Extractions Healing After Tooth Extraction

Healing After Tooth Extraction


The timeframe for healing after a tooth extraction will vary for a few different reasons. For more complicated tooth extractions, healing time can be expected to be longer. For example, it takes longer to recover from the extraction of a very large tooth like a wisdom tooth than it does to recover from a baby tooth extraction. The overall health of each patient also influences healing, along with such variables as age and personal habits. Patients who smoke face longer healing times along with a greater risk of complications, though there are other habits and factors that increase the risk of complications as well. The healing process will also be extended for patients who have active gum disease or if there is infection in the oral cavity. In many cases, these conditions will require supplemental treatments along with the tooth extraction, like periodontal treatments or root canals.


In the initial healing stages, for about the first day after a tooth extraction, a blood clot is forming in the tooth socket that once housed the tooth. This clot initiates the healing process as the extraction site stops bleeding. As the site heals, post-operative discomfort will lessen, though the area near the socket might remain tender or visible irritated for a bit longer. It’s also common for the tissues of the face and the tissues at the extraction site to appear swollen for a few days. New gum tissue begins to form at the extraction site within a day of extraction, and, within a week, the blood clot is filled with tissue that is rich with collagen, called granulation tissue. This tissue overtakes the blood clot and is gradually replaced by stem cells that diversify and become bone, soft tissue, and other cellular material.


Immediately after the tooth is extracted, the tooth socket fills with blood, which begins to clot right away. This blood clot fills the empty tooth socket, reaching the height of the surrounding gums. The platelets and blood cells that make up this blood clot are held together by protein called fibrin gel, and, together, these cells initiate the growth of new tissue. As they attract new cells following surgery, new compounds form, and these compounds help produce new oral tissues. In short, the blood clot is instrumental to the complete, effective healing of a tooth extraction site. If the blood clot becomes dislodged, a condition known as dry socket will form, and the complex interplay of healing processes is interrupted.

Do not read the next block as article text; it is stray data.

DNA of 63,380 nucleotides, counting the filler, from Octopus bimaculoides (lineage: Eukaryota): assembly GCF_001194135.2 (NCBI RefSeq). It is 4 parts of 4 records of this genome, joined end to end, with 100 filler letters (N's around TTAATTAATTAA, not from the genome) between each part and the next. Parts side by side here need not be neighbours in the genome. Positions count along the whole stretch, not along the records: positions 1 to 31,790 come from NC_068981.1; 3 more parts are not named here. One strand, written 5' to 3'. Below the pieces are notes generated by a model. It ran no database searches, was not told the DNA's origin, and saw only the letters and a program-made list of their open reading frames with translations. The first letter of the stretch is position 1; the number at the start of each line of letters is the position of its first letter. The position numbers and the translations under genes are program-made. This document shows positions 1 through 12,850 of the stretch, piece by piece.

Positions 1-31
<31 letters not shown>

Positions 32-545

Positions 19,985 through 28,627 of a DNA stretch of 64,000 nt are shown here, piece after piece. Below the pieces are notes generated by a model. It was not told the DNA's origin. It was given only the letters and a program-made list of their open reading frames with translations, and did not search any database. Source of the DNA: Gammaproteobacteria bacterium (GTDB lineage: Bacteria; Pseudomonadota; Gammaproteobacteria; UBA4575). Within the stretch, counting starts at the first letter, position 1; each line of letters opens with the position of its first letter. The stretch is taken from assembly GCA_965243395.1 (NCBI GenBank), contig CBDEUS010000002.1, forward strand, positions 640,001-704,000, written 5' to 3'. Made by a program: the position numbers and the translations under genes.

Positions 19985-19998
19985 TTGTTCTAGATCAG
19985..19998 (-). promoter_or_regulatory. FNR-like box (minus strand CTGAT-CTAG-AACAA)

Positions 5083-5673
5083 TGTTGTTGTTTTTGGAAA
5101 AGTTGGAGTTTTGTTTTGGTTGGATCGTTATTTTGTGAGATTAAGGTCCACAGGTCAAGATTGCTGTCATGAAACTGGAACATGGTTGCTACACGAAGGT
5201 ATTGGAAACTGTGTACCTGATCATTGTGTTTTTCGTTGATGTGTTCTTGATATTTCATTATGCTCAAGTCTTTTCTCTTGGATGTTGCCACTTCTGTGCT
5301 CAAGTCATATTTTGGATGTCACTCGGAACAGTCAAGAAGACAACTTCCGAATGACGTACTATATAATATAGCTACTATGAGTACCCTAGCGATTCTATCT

These outcomes are often painful and could lead to destructive complications over the long term. Disrupting a very new blood clot could also lead to profuse bleeding in the mouth and should be addressed before it gets worse. The most common cause of a disrupted blood clot and resulting dry socket is the mechanical action of sucking, as in sucking a cigarette or vape or sucking a drink through a straw. It’s also possible to dislodge a blood clot during strenuous exercise or when rinsing the mouth or spitting out liquid too aggressively.


Following simple tooth extractions, it’s common for patients to resume normal activities the day after the procedure, if not sooner, though it takes much longer for the site to fully heal. Complicated tooth extractions will take longer to heal and may necessitate a few days off from work or school. Your dentist or oral surgeon can review more precise healing times with you, providing an estimate of healing in the overview of your procedure at your initial visit.

Don’t be afraid to ask whatever questions you might have, and make sure to listen to, and adhere to, the answers and any recommendations your dentist might provide. You’ll also receive specific instructions to help you heal efficiently, including dietary recommendations and guidance for behavior modification like quitting smoking.

Extractions Wisdom Tooth Extractions